“Haruhiroooo,” said Ranta, grinning from ear to ear, “you come up with some pretty good ideas once in a while. Only just once in a while! And of course I’m completely for it!”
“In that case,” Yume replied without skipping a beat, “Yume ain’t.”
“Then me neither,” Shihoru said.
Clearly Yume and Shihoru’s rebuff was based on their overriding dislike of Ranta. Mogzo didn’t reply right away, but his expression was that of someone deep in thought. What about Mary? What did she think? Haruhiro could glean nothing from either her expression or body language.
“I’m not really proposing anything,” Haruhiro said, rubbing the back of his head. “It’s just hypothetical. Something to think about, maybe. But we’ve explored Damroww’s Old Town from end to end, and I think maybe it’s a good idea to think about what we’re going to do next.”
“Do next?” Yume fiddled with her twin-braids, pulling them right then left. “If things were nice today, ain’t that good enough? What’s wrong with doin’ the same thing every day? We haven’t gotten ourselves into any really dangerous fights lately, and we’ve been savin’ up our money, too. Yume’s alright with the way it is.”
“That’s ‘cause you’ve got no desire to move up in life!” Ranta stuck his tongue out at her. “Maybe you’re not even human, ‘cause if you were, you’d aim to grow. You’re like a pig in its stall!”
“Baby piggies are just darlin’!” Yume shot back. “But once baby piggies become big ol’ pigs, they’re not as cute, so Yume reckons it’s better for them piggies not to grow!”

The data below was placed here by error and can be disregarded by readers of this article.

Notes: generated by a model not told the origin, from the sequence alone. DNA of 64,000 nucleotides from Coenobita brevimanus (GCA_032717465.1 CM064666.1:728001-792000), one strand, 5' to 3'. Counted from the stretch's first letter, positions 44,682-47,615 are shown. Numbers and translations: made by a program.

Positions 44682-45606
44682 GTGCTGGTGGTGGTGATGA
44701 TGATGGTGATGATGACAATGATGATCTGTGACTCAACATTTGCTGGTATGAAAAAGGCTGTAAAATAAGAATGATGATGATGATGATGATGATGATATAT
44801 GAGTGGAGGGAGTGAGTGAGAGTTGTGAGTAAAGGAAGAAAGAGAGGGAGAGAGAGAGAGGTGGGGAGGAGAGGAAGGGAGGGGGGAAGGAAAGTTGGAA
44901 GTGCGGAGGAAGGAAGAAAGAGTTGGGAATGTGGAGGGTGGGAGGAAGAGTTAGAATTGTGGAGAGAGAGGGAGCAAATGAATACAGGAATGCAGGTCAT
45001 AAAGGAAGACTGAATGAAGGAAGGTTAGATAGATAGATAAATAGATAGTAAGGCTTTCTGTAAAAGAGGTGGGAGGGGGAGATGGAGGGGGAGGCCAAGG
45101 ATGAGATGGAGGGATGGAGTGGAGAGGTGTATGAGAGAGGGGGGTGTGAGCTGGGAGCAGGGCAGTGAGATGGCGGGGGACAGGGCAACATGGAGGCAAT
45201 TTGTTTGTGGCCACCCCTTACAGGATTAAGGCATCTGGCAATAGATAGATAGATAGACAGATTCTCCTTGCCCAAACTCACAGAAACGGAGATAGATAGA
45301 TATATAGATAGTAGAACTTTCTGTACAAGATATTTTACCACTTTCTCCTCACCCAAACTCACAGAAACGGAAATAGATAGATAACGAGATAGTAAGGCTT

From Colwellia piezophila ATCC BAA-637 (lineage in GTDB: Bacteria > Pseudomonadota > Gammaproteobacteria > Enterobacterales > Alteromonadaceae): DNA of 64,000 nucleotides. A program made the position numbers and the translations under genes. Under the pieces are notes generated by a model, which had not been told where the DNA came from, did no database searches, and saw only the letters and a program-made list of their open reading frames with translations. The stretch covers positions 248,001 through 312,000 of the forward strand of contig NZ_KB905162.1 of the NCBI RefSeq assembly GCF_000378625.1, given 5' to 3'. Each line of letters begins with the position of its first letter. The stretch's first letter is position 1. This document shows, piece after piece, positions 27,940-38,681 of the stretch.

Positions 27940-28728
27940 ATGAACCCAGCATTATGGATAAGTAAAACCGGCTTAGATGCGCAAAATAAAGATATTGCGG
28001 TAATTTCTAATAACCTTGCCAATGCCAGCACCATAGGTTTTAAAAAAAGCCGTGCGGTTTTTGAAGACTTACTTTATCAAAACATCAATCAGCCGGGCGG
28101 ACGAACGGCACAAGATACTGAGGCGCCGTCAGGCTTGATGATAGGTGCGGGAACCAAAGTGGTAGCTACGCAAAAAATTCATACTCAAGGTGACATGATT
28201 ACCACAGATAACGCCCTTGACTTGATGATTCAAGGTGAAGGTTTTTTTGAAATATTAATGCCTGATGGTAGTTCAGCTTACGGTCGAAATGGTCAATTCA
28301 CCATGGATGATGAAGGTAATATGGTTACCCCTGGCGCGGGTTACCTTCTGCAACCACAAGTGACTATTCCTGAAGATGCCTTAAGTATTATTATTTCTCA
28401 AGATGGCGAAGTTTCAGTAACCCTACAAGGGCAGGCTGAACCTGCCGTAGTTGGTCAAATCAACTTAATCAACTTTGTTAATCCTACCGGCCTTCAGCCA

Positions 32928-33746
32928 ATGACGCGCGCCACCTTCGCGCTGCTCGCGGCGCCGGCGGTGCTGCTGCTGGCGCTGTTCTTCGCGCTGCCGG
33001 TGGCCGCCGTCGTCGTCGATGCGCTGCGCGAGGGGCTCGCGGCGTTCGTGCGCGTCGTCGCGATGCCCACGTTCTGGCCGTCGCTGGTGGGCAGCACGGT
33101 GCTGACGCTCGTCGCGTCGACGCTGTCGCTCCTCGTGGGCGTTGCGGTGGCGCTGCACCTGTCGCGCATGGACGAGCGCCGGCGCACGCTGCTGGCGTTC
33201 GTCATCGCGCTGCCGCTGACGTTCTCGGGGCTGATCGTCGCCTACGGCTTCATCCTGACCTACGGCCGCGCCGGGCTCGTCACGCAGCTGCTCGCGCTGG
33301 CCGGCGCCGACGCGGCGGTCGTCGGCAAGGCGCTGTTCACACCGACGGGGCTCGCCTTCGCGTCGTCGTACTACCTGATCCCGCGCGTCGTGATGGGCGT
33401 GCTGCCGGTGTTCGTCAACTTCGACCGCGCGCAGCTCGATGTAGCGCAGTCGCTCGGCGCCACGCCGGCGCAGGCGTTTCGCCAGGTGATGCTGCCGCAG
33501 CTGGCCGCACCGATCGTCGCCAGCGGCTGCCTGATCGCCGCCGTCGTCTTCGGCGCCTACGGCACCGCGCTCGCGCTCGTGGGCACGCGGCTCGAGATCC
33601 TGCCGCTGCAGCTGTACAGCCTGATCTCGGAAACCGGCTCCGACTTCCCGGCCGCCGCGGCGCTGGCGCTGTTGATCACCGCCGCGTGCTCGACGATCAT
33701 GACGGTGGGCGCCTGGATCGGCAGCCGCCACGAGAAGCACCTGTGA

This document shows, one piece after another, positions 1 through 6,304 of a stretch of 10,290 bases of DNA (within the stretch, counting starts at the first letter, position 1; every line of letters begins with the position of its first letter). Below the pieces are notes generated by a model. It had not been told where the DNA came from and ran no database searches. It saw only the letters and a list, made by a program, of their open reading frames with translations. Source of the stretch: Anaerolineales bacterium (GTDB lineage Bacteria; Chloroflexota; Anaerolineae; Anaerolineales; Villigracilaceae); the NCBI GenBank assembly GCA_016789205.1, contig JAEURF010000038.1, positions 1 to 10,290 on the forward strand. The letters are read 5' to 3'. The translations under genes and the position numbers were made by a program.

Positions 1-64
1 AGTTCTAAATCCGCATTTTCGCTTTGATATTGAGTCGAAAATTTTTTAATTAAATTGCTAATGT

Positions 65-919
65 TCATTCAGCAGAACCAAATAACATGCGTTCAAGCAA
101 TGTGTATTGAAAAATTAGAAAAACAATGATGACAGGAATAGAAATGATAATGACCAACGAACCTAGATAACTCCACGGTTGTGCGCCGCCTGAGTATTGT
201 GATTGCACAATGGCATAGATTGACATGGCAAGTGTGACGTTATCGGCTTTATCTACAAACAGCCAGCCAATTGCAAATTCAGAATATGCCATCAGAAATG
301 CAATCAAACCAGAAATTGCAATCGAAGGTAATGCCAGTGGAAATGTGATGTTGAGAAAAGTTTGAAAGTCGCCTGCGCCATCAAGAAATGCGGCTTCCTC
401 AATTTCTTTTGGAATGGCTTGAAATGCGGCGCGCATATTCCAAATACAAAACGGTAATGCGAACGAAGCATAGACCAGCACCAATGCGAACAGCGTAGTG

“What?” Ranta said. “Why are we talking about piglets all of a sudden? What do piglets have anything to do with anything?! I have no idea what you’re talking about!”
“That’s ‘cause Ranta’s stupid. Not Yume’s fault,” Yume replied curtly.
“Quit blaming other people all the time! And I’m not stupid, you’re stupid!”
“Idiot! Retard! Jerk!”
“Could both of you please stop?” Mogzo said, but too gently for his words to have any effect.
Haruhiro took a sip of lemonade from his wooden mug. Was he in too much of a hurry to advance? He couldn’t completely deny feeling the need to pick up the pace, but he wasn’t really considering catching up to Team Renji either. They were on a completely different level, after all. Even so, was it okay for them to just remain the way they were?
He could understand where Yume was coming from, but what if they really were surpassed by the next batch? Haruhiro was definitely not okay with that. Maybe he would be kind of upset if that happened. Perhaps even… quite upset.
What was their main goal? For all practical purposes, it was and had always been survival, at least for the time being. To live from day to day and to maintain at least a minimal standard of living.
They had their Crimson Moon contracts now, so they got to stay at their current lodge for free. It was shabby, but it served to keep the wind and rain out. And since housing was no more than a place to sleep, the money they saved by not finding housing elsewhere was well worth it. Cheap food was available if they were careful in picking the right places, so minimal food expenditures were entirely possible.
But staying in shabby lodgings and scrimping on food made for a hard life. It would be nice if they could rent a room equipped with a lockable door for a month, or even at least a week or so. There were more personal possessions all around lately, so they were carrying a good amount of stuff with them everywhere they went.
If they continued working in Damroww, they would definitely be able to afford better housing… one day. They wouldn’t have to take any risks, and they wouldn’t have to push themselves too hard. What if they decided to take on a new challenge and ended up meeting disaster?